County: Warren, VA
General Location: Along US 340/522 from Limeton through Front Royal, Guard Hill, and Cedarville. Old Buckton Depot
Size of Study/Core Areas: 3,082/944 acres
GIS Integrity of Study/Core Areas: 48/33 percent; Poor/Poor
Field Assessment of Study Area Integrity: Poor
USGS Quadrants: Bentonville, Front Royal, Strasburg
Select to view a summary of 1991 LAND USE / LAND COVER
Campaign: Jackson's Valley Campaign
Principal Commanders: [c] Maj. Gen. T. J. Jackson ; [u] Col. J. R. Kenly
Forces Engaged: [c] Jackson's and Ewell's divisions and three regiments of cavalry, about 16,500, 48 guns; only about 3,000 were actively engaged at Front Royal; [u] Reinforced regiment under Col. J. R. Kenly, about 1,063 and two guns
Casualties: [c] 50 k/w/m; [u] 904 (32k/122w/750 captured)
Significance: Maj. Gen. T. J. Jackson's decisive victory over a small Union force at Front Royal on 23 May 1862, forced the main Union Army at Strasburg under Maj. Gen. Nathaniel P. Banks into abrupt retreat. Jackson deceived Banks into believing that the CS army was in the main Valley near Harrisonburg; instead he had marched swiftly north to New Market and crossed Massanutten via New Market Gap to Luray. The advance to Front Royal placed Jackson in position to move directly on Winchester in the rear of the Union army. On 24 May, Banks retreated down the Valley Pike to Winchester, harassed by CS cavalry and artillery at Middletown and Newtown (Stephens City), setting the stage for the battle of First Winchester the following day.
The action at Front Royal demonstrated Jackson's use of Valley topography and mobility to unite his own forces while dividing those of his enemies. At a minimal cost, he forced the withdrawal of a large Union army by striking at its flank and threatening its rear. The confusion engendered by Jackson's appearance at Front Royal and the hasty Union retreat from Strasburg to Winchester contributed materially to the defeat of Banks' army at First Winchester on 25 May. Jackson used his cavalry to good advantage at Front Royal, to sever US communications east and west, and to strike the final blow at Cedarville.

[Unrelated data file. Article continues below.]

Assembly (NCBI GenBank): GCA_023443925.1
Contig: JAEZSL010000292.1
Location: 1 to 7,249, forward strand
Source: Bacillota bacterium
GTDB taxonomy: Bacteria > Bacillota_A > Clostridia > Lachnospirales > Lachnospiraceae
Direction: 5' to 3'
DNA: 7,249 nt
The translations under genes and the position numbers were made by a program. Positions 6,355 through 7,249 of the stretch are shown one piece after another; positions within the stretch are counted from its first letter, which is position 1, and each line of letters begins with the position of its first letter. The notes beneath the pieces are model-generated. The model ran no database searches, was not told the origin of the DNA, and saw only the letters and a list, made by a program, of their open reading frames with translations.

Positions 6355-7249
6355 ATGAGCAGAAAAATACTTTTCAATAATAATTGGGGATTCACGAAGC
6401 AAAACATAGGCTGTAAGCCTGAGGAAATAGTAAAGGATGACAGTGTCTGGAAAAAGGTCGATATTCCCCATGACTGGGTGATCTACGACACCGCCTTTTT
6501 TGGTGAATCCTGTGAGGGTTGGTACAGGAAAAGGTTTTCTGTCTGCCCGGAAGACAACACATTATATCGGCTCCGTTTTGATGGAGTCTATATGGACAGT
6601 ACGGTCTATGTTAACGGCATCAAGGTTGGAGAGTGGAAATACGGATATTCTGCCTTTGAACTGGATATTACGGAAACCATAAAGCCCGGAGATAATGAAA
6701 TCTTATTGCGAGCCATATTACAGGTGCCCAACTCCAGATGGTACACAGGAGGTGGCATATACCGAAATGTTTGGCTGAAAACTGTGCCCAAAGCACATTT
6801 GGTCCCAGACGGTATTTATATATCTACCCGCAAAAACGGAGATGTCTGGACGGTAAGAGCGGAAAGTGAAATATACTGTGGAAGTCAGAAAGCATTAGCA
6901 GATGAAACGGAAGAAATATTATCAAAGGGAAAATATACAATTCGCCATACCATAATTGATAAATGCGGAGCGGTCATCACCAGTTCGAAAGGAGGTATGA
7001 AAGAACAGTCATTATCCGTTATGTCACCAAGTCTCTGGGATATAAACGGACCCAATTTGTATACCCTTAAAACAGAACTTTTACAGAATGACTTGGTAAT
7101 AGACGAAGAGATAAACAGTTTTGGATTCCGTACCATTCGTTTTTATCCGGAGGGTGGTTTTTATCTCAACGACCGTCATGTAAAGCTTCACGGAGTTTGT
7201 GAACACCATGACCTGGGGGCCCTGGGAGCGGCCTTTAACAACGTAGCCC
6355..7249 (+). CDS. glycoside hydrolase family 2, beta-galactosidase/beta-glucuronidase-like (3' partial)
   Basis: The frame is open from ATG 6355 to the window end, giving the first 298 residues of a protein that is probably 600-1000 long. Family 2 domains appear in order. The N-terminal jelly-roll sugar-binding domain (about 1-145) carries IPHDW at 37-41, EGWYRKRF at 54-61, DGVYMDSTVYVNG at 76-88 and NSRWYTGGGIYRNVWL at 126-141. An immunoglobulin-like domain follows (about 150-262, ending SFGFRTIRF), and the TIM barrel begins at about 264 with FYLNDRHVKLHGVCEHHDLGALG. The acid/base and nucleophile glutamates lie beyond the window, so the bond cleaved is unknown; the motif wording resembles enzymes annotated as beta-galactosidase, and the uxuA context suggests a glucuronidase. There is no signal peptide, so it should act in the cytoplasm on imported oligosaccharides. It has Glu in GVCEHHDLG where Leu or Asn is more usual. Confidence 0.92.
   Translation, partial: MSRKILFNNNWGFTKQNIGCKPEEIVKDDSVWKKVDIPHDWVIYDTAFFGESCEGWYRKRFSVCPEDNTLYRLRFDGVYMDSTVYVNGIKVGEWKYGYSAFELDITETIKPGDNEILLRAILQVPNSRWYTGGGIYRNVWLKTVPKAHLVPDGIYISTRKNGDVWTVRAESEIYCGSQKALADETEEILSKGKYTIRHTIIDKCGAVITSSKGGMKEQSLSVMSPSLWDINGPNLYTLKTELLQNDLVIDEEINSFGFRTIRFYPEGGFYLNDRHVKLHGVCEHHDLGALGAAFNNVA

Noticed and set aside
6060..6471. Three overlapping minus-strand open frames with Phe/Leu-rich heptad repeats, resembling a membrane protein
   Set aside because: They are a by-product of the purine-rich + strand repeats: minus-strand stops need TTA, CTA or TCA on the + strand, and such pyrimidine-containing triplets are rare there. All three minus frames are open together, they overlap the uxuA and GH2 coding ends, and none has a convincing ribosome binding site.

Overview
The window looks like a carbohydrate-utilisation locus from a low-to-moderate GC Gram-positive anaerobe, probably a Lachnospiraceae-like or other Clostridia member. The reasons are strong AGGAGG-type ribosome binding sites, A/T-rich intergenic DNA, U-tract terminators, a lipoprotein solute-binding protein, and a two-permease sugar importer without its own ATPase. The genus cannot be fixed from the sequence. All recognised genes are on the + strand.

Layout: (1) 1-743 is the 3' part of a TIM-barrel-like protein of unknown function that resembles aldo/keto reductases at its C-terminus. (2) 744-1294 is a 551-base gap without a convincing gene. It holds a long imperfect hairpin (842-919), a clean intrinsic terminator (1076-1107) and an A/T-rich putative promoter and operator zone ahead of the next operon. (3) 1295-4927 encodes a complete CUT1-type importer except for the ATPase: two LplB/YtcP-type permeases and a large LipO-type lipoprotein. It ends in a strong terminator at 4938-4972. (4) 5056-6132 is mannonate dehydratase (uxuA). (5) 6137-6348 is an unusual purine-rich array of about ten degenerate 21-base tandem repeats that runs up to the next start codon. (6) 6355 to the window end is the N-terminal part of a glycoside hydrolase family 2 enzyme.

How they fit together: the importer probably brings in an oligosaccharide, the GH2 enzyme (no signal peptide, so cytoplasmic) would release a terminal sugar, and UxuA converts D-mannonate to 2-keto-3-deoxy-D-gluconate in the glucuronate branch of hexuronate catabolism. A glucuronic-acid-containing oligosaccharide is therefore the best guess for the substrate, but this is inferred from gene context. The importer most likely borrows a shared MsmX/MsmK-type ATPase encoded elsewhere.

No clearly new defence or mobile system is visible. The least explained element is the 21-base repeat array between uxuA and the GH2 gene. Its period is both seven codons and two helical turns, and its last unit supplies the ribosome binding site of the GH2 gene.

Prelude: On 21 May 1862, the US army under Maj. Gen. Nathaniel P. Banks, numbering about 9,000 men, was concentrated in the vicinity of Strasburg with two companies of infantry at Buckton Depot. Col. J. R. Kenly commanded 1,063 men and two guns at Front Royal. CS cavalry under Col. Turner Ashby confronted Banks near Strasburg, but then withdrew to join the main army which crossed Massanutten Mountain via New Market Gap to reach Luray.
On 22 May, Maj. Gen. Thomas J. Jackson's Army of the Valley (about 16,500 men) advanced along the muddy Luray Road to within ten miles of Front Royal. Jackson's headquarters were at Cedar Point. Colonel Thomas Munford's cavalry regiment was sent east to close off Manassas Gap and cut communication between Front Royal and Washington.
Phase One. CS Advance: On the morning of 23 May, the vanguard of Jackson's army reached Spangler's crossroads (present day Limeton). Here the CS cavalry under colonels Ashby and Flournoy diverged west to cross the South Fork Shenandoah at McCoy's Ford. The infantry continued to Asbury Chapel and right onto a cross road to reach Gooney Manor Road. Following this road, they approached Front Royal from the south, bypassing Federal pickets stationed near the river on the Luray Road one mile south of the courthouse. After minor skirmishing the Federals withdrew.